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‘You can observe a lot by just watching.’ Yogi Berra.

Stories from my Sketchbook . . . 

I have been really slack with my sketching over the last couple of weeks.  I know.  I seem to be saying that a lot lately, don’t I?  But it’s a constant struggle and I am still not really sure why.

gloomyI did great for a while, sketching (almost) every day.  Even if it wasn’t much of a sketch, at least I was picking up the pen and doodling a bit.  But lately days and days go by without even an attempt.  Sometimes I pick up my sketchbook and flick through it, thinking it will inspire me . . . and sometimes it does, but often it doesn’t.  Oh, I have all sorts of excuses (I’m too tired after work . . . I don’t have enough time today . . . I really need to finish sorting that other thing out first . . .  and that old chestnut—I can’t find anything interesting to draw) but I know they are only excuses.  I have heard (made) them all before.  I am in the drawing doldrums.  Again . . .

But I am trying to see it for what it is and trying not to get down on myself about it.  I reckon I just have to get into a bit of a rhythm again and I will be fine.  And, you know, it’s not all bad. One thing I have come to realise is that since I took up sketching again earlier this year (even if somewhat sporadically) I have definitely become more observant.

blindfoldIt’s not like I wandered about looking down at my feet all the time, because I didn’t.  I still noticed my surroundings—the houses, the water, the river, the birds—but now I find myself really seeing things in a different light—the way the branches of a certain tree hang over right down into the water along by the riverwalk . . . the ‘sticky things’ growing up through the mangroves . . . the ricketty old verandah on the house on the corner.  (Has that always been there?  How have I never noticed that before?)  It’s surprising to me—and, to be honest, a little bit freaky.  It makes me feel like I have been walking around in a bit of a fog for years . . .

So really, all I have to do now is work out a way to transfer those new-found observations onto the pages of my sketchbook . . . on a regular basis . . .  and I’ll be set!  Right?

How hard can that be?

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This is a sketch of one of Maudie’s favourite toys.
I had never really looked at it properly before but when I did I found it was a really interesting mix of materials and textures
—along with, shall we say, some rather ‘exotic’ smells . . .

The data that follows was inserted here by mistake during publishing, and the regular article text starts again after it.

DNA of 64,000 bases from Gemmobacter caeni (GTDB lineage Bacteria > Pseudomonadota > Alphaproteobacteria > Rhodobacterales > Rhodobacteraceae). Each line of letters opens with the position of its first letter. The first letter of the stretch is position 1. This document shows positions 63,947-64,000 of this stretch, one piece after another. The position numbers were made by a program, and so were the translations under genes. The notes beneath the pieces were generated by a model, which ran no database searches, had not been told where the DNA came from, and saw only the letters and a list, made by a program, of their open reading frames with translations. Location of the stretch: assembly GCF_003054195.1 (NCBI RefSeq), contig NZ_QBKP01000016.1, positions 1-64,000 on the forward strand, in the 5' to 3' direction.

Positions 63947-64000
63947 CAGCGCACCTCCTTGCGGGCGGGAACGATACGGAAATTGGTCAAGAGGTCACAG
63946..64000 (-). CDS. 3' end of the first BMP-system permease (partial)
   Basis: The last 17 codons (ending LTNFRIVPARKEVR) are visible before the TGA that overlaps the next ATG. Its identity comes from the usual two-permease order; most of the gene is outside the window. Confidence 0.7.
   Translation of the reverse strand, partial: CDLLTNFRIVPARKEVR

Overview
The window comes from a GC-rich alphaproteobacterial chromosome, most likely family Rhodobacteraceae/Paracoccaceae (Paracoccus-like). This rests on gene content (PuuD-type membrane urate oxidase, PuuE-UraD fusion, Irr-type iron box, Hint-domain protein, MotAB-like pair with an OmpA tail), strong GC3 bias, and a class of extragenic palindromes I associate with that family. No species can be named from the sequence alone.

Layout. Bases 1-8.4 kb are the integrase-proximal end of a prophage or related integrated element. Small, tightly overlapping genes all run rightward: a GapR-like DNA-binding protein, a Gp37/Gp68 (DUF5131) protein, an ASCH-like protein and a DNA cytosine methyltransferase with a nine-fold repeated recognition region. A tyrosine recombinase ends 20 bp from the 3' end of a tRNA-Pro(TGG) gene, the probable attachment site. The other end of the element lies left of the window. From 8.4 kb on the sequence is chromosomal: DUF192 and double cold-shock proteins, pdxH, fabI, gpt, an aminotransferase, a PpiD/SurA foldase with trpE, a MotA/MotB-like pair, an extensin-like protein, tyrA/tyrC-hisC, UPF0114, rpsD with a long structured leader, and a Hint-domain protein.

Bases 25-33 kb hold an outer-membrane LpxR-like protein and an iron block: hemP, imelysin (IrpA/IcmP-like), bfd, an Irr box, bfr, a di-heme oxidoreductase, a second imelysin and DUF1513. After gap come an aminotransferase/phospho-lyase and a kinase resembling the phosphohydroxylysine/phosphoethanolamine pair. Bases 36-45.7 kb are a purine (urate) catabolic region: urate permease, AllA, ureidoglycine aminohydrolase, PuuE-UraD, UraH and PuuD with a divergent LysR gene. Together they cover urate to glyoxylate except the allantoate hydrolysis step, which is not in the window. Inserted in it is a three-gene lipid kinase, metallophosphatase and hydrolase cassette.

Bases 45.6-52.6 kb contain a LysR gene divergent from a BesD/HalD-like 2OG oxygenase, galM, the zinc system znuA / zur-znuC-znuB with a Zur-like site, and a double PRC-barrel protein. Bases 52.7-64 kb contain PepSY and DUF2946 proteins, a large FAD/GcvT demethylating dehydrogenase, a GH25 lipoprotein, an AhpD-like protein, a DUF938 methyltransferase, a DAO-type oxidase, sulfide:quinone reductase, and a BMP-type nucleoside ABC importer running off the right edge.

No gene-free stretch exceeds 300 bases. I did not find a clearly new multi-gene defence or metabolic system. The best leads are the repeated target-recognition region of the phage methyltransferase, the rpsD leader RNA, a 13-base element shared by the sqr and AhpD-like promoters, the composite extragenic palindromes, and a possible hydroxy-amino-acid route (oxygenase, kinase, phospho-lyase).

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Posted by on November 1, 2016 in Uncategorized

 

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‘Everyone has two eyes but no one has the same view.’ Wael Harakeh.

Stories from my Sketchbook . . .

mr magooLast week’s homework from my ‘Seeing’ art class was to highlight the differences in how we see, what we see—and also what we don’t see—when we look at something really quickly as opposed to looking deeply and intently at the same object.  It was a ‘quick, quick slow’ exercise.  

The idea was to pick a ‘fairly complex’ object and to do a quick one-minute rough sketch of it in whatever medium we chose (I chose watercolour, just because it seemed easiest.  HA!  Shows you how much I know.)  Once the initial sketch was completed we were then to slow right down and to spend the next half an hour, longer if preferred, to really look at the object and to add in the detail on top of the original sketch—correcting it as we went. Sounds easy enough doesn’t it?  Mmmmm.  

Well, first of all I don’t really do ‘one minute sketches’, in pencil, watercolour or any other medium. Nothing I have ever drawn in one minute has ever looked even vaguely akin to what I was attempting to copy.  And this was no different.  In hindsight I didn’t really think through attempting to sketch a green plant in a green pot and I guess I shouldn’t have been all that surprised that I ended up with a fuddled green blur and not much else.  

But that was okay.  I had the detail to add yet and detail is what I like, so this should be easy—right?  Not so much.  Turns out that I actually found it quite difficult to look past my original sketch and not just ‘follow the lines’ that I had originally set down.  (Anyone else out there always taught to colour within the lines?  It’s a hard habit to break.)  

It took a couple of false starts but I eventually started to get the hang of it, although, as usual, the hardest part was knowing when to stop.  (Even now I want to go back and work on it some more.  I don’t like the pot . . . I’m not happy with the pot . . . Step away from the pen Sally—step away . . . )

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Posted by on August 16, 2016 in Uncategorized

 

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